Mossbarger, Miriam, Undergraduate Student, International Relations, minor Graphic Arts

Name: Mossbarger, Miriam
Title: Undergraduate Student, International Relations, minor Graphic Arts
Company/Organization/University: University of Southern California

“What on earth is haggis?” was the burning question that raced through my mind one evening as I found myself sitting on a bar stool across the table from a 20-something Welsh punk rocker with black nail polish and blue hair. Over the past 10 minutes he had practically eulogized this bizarre Scottish dish as “the best thing ever.” When I finally found out what exactly “haggis” was, I ordered another coke. This was going to be a long night. Next to me, my American friend was enduring (rather patiently, too) a treatise on American accents from a 50-year-old English man with a straw in his breast pocket and an empty glass in front of him. I listened in for a few minutes, and discovered that a New York accent was really a mix between a bad Texan accent and a slurred English one. Yup, this was what study abroad was all about – bringing people of all ages, cultures, interests, and tolerance levels together to discuss the things that matter most to them.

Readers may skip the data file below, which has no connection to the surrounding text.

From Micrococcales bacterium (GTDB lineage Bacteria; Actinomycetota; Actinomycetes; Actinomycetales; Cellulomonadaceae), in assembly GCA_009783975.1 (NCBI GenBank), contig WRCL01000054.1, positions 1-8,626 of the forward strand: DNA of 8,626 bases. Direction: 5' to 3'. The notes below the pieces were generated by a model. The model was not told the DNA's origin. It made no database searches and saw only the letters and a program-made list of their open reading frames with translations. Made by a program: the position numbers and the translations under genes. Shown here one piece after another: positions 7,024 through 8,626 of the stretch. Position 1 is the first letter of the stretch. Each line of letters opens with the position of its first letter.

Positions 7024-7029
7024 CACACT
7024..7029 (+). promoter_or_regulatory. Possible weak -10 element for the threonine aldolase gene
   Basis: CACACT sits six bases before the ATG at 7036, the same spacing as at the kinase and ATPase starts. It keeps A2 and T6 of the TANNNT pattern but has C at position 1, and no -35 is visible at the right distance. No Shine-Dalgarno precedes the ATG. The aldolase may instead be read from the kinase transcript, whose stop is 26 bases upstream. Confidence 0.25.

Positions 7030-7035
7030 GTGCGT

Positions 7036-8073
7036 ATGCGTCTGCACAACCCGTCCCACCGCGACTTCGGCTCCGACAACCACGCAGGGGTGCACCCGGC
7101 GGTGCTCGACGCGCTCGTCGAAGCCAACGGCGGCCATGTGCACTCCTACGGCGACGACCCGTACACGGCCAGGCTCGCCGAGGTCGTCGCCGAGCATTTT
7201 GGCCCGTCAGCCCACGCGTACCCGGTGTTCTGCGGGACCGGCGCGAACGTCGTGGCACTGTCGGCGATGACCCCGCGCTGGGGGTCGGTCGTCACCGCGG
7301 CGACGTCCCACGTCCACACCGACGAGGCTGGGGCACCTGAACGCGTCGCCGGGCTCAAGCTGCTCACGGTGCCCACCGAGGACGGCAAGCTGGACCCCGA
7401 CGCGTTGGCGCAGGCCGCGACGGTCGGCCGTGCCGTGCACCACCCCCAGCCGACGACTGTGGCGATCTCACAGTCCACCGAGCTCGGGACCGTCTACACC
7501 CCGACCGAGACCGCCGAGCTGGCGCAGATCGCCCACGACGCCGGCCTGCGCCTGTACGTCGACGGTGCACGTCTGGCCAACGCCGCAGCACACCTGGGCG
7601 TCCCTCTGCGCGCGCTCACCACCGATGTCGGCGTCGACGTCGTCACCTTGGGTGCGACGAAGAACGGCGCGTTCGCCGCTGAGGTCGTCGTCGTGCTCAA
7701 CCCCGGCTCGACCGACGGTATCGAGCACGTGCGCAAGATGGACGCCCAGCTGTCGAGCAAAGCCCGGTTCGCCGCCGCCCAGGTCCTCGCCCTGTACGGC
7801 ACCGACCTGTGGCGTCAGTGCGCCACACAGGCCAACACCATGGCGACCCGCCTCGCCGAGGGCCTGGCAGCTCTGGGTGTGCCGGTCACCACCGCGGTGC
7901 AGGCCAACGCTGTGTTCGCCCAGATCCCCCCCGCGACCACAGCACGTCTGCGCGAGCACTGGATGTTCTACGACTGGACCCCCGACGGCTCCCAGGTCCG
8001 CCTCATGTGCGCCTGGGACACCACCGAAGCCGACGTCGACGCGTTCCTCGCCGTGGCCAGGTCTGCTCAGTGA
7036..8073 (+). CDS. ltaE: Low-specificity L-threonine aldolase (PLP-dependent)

Ok, so that doesn’t really encompass my entire experience in Wales. Study abroad did teach me something about people – despite differences in culture, religion, race, experience, and age, people are just people. No matter where you go, there will always be conservatives, liberals, free-thinkers, mainstreamers, people who challenge the status-quo and people who embody the status-quo. Sharing a common humanity means we will share common concerns, common experiences, common fears and joys, and through that find a common language with which to communicate our differences. It sounds corny, but now I feel as though there “ain’t no mountain high enough, ain’t no valley low enough, ain’t no river wide enough” to keep me from meeting and getting along with people.